What Does the Trillion Dollar Coin Do?

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Originally posted on December 9, 2012 at the New Economic Perspectives blog.

The Trillion Dollar Coin proposal for solving the debt ceiling problem is again experiencing a blogosphere explosion this past week. The precipitating factor may be that people are starting to believe that the Republicans will come to a “fiscal cliff” settlement with the Democrats including very little in entitlement spending; but will then come back, in 2013 with a very tough position on the price they want to agree to raise the debt ceiling to give the Executive operating room for any length of time. Bruce Bartlett had this to say on the issue:

In my opinion, the fiscal cliff is akin to the so-called Y2K problem in late 1999, when many people worried that computers would freeze, elevators would stop running and planes would fall from the sky. Of course, nothing of the kind happened.

So if the fiscal cliff is a faux problem, why do we hear that industry and financial markets are deeply fearful of it? The answer is that there is a very real fiscal problem that will occur almost simultaneously ñ expiration of the debt limit. Much of what passes for fiscal-cliff concern is actually anxiety about whether Republicans in Congress will force a default on the nation’s debt in pursuit of their radical agenda.

I think Bartlett is right about attention shifting to the debt ceiling now, and that’s why we have a sudden explosion interest in high value platinum coin seigniorage having face values mostly in the low trillions, once again. Since the Trillion Dollar Coin (#TDC) is being vetted again, I wanted to make a brief point about it that is not well understood by the mainstream bloggers who have been stampeding to blog about the PPCS solution this week. Let’s lay out the context.

Most people who’ve thought about how the Government creates money know that Congress delegated the primary power to create currency to The Federal Reserve Banks, the system of which combined with the Board of Governors and the Federal Open Market Committee, form the central bank of the United States. In modern times, currency means not only printed money, but also electronically created credits, reserves held in Federal Reserve accounts.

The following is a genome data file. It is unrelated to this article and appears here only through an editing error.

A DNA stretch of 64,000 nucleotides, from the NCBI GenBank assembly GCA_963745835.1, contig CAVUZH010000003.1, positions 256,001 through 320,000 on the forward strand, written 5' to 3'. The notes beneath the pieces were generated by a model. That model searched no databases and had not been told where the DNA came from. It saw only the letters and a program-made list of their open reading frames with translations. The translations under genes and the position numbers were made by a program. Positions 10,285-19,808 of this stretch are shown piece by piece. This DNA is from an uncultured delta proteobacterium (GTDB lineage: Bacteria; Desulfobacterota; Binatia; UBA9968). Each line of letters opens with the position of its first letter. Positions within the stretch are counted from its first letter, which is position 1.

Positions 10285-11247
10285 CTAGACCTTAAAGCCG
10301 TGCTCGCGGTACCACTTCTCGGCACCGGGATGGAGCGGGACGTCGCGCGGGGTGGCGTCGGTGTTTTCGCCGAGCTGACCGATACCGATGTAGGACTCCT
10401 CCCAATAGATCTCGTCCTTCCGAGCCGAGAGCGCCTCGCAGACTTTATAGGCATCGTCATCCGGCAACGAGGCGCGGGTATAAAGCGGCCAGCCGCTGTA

The reserves that have been created by the Fed at any point, are many multiples of the amount of paper currency in existence produced by the Mint on orders from the Fed. So, most of the currency created by the Fed is in the form of reserves rather than paper currency. Also it’s well-known that when the Fed creates reserves, it does so “out of thin air.”

In our fiat currency system there is no “backing” for either the reserves or the paper currency. In exactly that sense, all of our currency is now “printed,” and has been since we went off the gold standard in 1971. There is no distinction between existing currency, whether paper, or reserves, and newly created currency in that respect.

The Fed however, doesn’t make all our money. The Treasury too, has its role. Congress delegated the US Mint the authority to coin fiat money, the value of whose metal content, with respect to certain types of coins, need have no relation to its face value, which can be as high or low as the Mint wants to make it. However, this has created a problem.

If the Mint coins money in denominations appropriate for commonplace retail transactions than the coins involved can be exchanged among parties as needed. But what happens if the Mint coins platinum money with face values in the trillions of dollars? Then that money can’t be used for exchange as a practical matter, because there are no buyers who will accept the trillion dollar coins in exchange. So, if the Treasury wants to use such coins to fill the public purse with money it can later spend on debt repayment or Congressional deficit appropriations, it must transform high face value coins into divisible money; i.e. reserves in its Fed spending account.